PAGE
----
A Community Affair

Located just east of Des Moines, Iowa, Pleasant Hill is a growing suburban community of nearly 7,000 residents. Over the past ten years, the community has experienced a growth rate of nearly 40 percent. This rise in population, coupled with increased participation in outdoor recreation programs, created a need for additional facilities in order for the city to continue providing the same level of recreation services to the community.

Early discussions of a new outdoor recreation complex among various leagues, organizations and city government representatives resulted in Pleasant Hill’s purchasing approximately 103 acres of land on the eastern edge of the city’s corporate boundary. Prior to the land purchase, the city established an agreement with the Southeast Polk School District to sell 40 acres of the land for construction of a new high school to accommodate increasing enrollment. The remaining 60 acres were identified as the site for the future Pleasant Hill Sports Complex. In May 2006, the city retained the services of RDG Planning & Design–a national, multi-disciplinary firm specializing in recreation, sports and athletic facilities design–to facilitate a public- and user-group input process, to identify community recreation needs, and to develop a comprehensive program and master plan for the complex.

Gathering Input

RDG began working with city staff to assemble a steering committee for the project. This committee included representatives from the Pleasant Hill and Four Mile Little League organizations, the Pleasant Hill Soccer Club, the Southeast Polk School District, Little League International, the Pleasant Hill Park and Rec Commission, the Planning and Zoning Commission, city council, and several public officials from nearby communities. The core values and guiding principles set forth by the committee provided a clear foundation for consistent decision-making throughout the design process:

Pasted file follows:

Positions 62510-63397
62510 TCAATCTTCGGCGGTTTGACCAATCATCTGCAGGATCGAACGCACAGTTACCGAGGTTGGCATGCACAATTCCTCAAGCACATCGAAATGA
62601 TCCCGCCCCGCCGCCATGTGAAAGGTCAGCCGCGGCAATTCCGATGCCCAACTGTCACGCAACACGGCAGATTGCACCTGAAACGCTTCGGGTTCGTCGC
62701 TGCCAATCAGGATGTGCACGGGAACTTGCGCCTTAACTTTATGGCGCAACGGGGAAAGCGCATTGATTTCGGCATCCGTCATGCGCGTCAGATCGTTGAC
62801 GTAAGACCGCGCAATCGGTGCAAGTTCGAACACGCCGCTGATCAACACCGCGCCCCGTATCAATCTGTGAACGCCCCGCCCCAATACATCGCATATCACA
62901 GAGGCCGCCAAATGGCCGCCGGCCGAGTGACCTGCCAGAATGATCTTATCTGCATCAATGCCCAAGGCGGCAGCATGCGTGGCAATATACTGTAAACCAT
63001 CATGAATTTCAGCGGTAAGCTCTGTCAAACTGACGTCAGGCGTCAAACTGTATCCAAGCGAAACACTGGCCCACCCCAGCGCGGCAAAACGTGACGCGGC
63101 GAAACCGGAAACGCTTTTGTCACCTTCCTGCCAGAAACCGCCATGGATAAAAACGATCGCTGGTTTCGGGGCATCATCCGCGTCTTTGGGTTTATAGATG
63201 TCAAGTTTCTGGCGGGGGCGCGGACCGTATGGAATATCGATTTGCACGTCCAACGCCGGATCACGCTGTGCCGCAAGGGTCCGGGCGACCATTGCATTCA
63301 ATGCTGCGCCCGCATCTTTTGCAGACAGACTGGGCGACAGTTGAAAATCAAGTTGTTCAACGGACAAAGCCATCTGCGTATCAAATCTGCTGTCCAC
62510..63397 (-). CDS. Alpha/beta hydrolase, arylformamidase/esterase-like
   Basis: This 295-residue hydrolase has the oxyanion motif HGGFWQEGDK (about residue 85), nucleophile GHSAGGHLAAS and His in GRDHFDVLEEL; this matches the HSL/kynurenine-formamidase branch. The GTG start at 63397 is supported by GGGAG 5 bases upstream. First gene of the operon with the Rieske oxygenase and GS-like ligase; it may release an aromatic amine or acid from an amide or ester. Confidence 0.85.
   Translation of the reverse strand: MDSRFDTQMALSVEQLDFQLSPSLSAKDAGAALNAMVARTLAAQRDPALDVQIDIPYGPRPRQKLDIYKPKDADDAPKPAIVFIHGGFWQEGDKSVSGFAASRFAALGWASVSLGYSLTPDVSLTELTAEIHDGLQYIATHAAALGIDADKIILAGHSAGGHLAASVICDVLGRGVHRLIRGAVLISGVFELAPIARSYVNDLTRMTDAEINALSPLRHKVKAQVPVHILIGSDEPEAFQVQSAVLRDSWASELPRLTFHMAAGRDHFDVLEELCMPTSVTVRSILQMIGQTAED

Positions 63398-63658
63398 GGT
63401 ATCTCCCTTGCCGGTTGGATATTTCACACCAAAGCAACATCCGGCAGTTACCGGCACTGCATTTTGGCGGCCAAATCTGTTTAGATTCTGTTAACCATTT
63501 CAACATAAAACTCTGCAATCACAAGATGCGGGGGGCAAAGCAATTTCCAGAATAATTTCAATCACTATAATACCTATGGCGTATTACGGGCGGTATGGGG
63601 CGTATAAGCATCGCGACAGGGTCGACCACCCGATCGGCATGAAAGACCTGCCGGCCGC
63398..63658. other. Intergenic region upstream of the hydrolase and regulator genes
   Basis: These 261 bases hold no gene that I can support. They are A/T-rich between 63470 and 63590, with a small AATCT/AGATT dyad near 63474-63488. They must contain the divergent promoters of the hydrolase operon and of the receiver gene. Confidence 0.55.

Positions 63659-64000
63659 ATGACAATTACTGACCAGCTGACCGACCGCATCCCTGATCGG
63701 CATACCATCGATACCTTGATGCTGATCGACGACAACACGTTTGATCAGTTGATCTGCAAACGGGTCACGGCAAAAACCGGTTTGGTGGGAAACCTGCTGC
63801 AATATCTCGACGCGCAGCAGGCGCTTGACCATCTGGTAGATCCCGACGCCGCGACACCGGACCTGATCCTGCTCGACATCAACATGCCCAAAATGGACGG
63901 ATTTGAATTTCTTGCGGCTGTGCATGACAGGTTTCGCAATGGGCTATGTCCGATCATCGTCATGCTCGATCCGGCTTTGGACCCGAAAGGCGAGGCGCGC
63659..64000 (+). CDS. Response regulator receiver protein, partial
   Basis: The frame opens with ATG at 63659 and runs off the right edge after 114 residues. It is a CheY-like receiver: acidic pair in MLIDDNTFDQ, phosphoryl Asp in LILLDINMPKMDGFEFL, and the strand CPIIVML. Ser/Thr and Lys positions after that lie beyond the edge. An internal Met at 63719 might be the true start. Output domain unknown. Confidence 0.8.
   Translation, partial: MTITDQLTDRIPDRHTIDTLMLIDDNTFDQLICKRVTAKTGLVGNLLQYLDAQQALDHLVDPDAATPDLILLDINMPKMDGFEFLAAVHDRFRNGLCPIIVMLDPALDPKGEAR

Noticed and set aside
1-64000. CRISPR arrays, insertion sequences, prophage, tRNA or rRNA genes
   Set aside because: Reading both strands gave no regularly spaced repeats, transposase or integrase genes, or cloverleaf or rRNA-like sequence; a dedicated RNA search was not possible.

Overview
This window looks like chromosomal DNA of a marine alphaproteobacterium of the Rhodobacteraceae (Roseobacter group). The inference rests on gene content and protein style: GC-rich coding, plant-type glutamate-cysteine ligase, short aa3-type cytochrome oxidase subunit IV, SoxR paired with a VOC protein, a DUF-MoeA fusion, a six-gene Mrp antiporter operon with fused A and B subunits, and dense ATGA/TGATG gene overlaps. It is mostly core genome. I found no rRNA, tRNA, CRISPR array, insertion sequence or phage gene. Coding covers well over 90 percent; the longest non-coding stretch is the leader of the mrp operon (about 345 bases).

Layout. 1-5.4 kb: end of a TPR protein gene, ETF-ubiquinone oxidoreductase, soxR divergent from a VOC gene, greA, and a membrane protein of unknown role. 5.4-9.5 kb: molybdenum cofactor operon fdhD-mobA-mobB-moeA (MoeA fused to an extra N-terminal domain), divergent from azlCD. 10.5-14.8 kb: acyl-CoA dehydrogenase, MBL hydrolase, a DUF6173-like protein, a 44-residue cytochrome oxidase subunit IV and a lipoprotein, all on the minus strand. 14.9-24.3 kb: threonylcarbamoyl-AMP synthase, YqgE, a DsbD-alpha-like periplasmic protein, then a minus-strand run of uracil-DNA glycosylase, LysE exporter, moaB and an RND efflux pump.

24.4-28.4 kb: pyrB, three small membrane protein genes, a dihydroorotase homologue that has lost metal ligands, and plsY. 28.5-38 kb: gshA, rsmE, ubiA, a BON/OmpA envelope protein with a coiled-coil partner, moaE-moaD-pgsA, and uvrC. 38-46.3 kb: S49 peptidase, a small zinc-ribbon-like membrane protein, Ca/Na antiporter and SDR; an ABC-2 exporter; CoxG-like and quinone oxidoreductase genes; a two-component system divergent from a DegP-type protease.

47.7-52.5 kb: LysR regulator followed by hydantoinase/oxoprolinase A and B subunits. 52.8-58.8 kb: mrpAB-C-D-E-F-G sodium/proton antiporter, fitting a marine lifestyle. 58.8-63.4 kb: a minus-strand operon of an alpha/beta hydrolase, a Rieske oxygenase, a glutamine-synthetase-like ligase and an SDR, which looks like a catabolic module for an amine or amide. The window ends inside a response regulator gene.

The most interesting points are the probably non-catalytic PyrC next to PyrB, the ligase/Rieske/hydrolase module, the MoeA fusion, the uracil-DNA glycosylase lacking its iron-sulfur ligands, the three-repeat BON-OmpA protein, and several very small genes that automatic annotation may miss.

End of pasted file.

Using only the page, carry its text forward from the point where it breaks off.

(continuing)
· Appropriate natural resource stewardship

· Community sense of place

· Multi-generational recreation opportunities

· Year-round recreational opportunities

· Safe and accessible facilities

· Multi-purpose facilities

· Quality facilities

RDG then interviewed representatives from several select organizations, and facilitated public forum input meetings from a cross section of individuals. These interviews and input meetings provided the design team with an understanding of the city’s current recreation programs and facilities, as well as insight to possible deficiencies. Additionally, those approaches allowed the public an opportunity to voice opinions on the facilities of the new complex.

Working With The Environment

The existing conditions of the 60-acre site presented several challenges and opportunities for the design team. The former agricultural field is directly adjacent to Spring Creek, and portions of the site are located within the 100-year flood plain and floodway, limiting the land area that can be developed along the site’s west edge. A large area of hickory, oak, maple and cedar trees parallels Spring Creek on either bank. A decision was made early in the design process, based on the core value for appropriate natural resource management, to preserve the trees along the west edge to the greatest extent possible. This provided a mature woodland buffer for the complex, but limited the land available for development of recreation fields. The existing site also had approximately 60 feet of grade change from the high point adjacent to the new high school to the low point at Spring Creek, presenting a unique challenge as recreation fields require large land areas of relatively flat ground. The 60 feet of grade change were seen as an opportunity by the design team to develop the complex into several terraces with sports fields on each terrace and hillside seating opportunities for spectators.

A Bigger Picture

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